Wednesday, March 12, 2008


This is where it all happens. This is the kitchen at Eaton Hall. Since arriving here a few weeks ago, I have been cleaning and reorganizing the kitchen to suit my own personal requirements as a chef. I have been cooking all this time as well, but getting the kitchen organized has been high on my priority list because I always perform better in a highly organized and clean environment.

This kitchen is set up for banquet service in its configuration. That is, it is not set up for a la carte service as you would find in a restaurant kitchen. The main difference between the two is how the line is set up. The line in a restaurant kitchen has cooking equipment along the back wall and is complimented with steam tables, heat lamps, plate storage, cold tables and an automated ordering system running parallel to it to form a very efficient and busy alley way for the chef and cooks to bang out the plates as orders come in from customers in the dining room. A catering kitchen has no need for that parallel component. The food is prepared, cooked and finished en mass and is put out all at once. The kitchen set up must enable that style of service.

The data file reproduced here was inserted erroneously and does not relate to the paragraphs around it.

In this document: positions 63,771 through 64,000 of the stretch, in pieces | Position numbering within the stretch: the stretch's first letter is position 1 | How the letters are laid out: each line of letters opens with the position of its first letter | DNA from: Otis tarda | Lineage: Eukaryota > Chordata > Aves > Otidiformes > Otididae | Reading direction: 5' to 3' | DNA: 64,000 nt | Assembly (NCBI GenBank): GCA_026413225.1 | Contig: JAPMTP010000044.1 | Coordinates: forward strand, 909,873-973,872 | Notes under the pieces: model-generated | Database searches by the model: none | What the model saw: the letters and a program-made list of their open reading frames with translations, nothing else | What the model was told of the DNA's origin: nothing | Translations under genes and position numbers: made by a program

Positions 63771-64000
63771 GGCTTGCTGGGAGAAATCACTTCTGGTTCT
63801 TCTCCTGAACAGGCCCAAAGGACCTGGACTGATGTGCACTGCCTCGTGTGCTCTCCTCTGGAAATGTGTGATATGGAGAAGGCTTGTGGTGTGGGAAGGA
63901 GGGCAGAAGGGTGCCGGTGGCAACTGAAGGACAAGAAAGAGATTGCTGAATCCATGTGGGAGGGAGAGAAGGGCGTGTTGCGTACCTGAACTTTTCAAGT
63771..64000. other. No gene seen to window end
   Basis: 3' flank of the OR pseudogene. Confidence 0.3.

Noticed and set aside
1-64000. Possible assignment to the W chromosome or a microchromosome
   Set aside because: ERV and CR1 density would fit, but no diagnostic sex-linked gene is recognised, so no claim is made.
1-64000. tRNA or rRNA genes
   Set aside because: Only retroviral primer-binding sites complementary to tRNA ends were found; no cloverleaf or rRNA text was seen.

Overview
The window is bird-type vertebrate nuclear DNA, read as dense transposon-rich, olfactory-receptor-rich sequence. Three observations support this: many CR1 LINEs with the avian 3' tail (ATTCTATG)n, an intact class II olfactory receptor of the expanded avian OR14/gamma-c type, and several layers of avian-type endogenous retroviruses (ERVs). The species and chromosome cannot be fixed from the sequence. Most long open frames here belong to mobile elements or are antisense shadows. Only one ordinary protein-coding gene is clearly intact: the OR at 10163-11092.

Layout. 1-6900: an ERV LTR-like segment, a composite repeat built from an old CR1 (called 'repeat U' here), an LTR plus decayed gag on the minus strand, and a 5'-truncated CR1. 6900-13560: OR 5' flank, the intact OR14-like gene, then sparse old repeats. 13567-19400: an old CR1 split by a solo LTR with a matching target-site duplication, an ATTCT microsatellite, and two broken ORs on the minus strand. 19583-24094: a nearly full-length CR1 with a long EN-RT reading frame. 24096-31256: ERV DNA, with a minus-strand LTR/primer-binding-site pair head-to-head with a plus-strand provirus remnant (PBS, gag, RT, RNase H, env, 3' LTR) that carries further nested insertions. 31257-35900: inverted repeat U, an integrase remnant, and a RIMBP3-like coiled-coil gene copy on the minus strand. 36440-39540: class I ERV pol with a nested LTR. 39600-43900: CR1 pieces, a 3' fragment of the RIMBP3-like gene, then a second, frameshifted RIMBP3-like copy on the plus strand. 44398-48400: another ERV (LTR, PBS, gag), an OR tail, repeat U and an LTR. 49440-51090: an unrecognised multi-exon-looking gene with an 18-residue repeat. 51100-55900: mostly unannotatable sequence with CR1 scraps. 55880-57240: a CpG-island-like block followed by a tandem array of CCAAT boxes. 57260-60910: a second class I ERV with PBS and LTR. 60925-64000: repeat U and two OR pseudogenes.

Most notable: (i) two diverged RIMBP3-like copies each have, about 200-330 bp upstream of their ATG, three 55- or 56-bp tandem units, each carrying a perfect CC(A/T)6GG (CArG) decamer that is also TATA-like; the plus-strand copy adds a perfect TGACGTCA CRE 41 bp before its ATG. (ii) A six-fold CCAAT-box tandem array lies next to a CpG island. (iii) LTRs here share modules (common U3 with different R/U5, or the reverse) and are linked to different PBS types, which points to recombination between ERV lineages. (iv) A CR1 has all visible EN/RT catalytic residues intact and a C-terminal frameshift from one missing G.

You will see in the photos that the hot line is well set up. The equipment includes a convection oven, a deep fat fryer, a flat top griddle/oven, a six-burner range/oven, a broiler and a steam cabinet. The kitchen has plenty of counter and table surface for prepping and laying out plates for the plating and picking up of banquets. The kitchen also has a walk in cooler, walk in freezer, reach in coolers, under counter cooler, steam table and a table top mixer.
When many banquet facilities prepare food is is partially cooked and then finished for pick up and service to the guests later. This is because a lot of food must go out of the kitchen "shot gun" style and this must be executed very quickly to prevent wait time for the guests. I am a restaurant chef and am accustomed to cooking food and putting it out to order. There is a huge difference between the two.

At Eaton Hall I hope to fuse the two styles of service together to put out high numbers of plates quickly while having just cooked quality. It makes for a hellish few minutes for the kitchen, but in the end, the customers will be very happy.

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